Wednesday, April 10, 2013

An Agent's Inbox #26

Dear Melissa Sarver:

Since you are seeking dark tales, I though you might be interested in seeing my YA fantasy novel entitle DOT REAPER. Much like Voces Inocentes (Innocent Voices), it touches on the issue of child soldiers and civil war. The full manuscript and a short synopsis are available upon request.

Fifteen-year-old Maxine Protega became a god and a demon overnight. Prophesied to abolish magic by one faction of her people, and protect it by another, she’s cast into the middle of a campaign that’s ripping her world and her family apart.

Torn from her home in Virginia, Max treks across the sea to an island dominated by power and deception. As armies of magicians gather and take sides, Max tries her hardest to shield her family from the chaos and violence spilling over into the States. But she fails, and the seeds of discord poison the people she’s fighting for, pitting them against each other, and against her.

When a mentor forces Max to accept the Dot Reaper--a brand that chains her to magic’s creators and marks her as their successor--she gains the power to tip the scales of battle either way. When a faction of her family marches against her, Max is caught between her love for magic and the darkness woven into the very fabric of it. Max must ally herself with one side and face the consequences: the extinction of her race, or a war that will decimate her family.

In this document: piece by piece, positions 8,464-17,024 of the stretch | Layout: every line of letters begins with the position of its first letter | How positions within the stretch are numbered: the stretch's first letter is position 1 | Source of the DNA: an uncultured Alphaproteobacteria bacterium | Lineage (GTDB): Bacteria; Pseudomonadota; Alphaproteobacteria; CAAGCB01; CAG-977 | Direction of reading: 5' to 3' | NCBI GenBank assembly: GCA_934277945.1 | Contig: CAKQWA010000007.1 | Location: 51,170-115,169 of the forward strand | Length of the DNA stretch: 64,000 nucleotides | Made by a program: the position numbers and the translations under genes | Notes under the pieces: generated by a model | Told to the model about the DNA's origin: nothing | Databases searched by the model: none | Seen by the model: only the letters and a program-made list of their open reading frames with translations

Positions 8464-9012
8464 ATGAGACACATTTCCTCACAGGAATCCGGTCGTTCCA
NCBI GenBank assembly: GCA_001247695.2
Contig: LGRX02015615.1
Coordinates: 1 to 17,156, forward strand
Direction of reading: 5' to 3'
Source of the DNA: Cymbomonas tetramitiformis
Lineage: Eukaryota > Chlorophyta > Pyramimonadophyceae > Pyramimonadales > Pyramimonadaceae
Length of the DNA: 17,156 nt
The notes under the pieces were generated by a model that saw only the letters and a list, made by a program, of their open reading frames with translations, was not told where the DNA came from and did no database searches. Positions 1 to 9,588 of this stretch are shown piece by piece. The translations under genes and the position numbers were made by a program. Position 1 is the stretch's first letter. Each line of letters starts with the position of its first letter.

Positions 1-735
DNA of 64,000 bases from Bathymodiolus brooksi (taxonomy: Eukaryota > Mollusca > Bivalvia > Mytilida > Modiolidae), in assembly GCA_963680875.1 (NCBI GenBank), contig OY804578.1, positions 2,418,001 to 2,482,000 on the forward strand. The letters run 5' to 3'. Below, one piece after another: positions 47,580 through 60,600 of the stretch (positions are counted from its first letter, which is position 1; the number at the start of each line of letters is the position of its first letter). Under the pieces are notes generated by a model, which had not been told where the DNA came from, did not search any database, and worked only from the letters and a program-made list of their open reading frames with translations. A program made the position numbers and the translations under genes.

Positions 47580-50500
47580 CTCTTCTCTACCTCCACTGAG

Voces Inocentes (Innocent Voices) meets Richard Connell’s The Most Dangerous Game in this dark cat-and-mouse story with a magical twist. DOT REAPER is a high-concept, 81,000 word YA fantasy set in Richmond, VA and a fictitious island in the Bermuda triangle. An interesting fact about me: I like to rationalize the actions of infamous leaders (inspired by Sun Tzu’s know your enemy and yourself’) Less interesting fact: I was captain of the drum line in high school. Thank you for your time and consideration.



Thick pillows of smoke stung Max's eyes and invaded her lungs as she collapsed against the bedroom door in a coughing fit. Each convulsion ripped through her chest and throat until taking the faintest of breaths felt like swallowing glass. She pushed open the door. A waft of clean air greeted her, but it provided only temporary relief. Max darted to the nearest window and threw it open, taking in deep, agonizing lungfuls of the humid night air.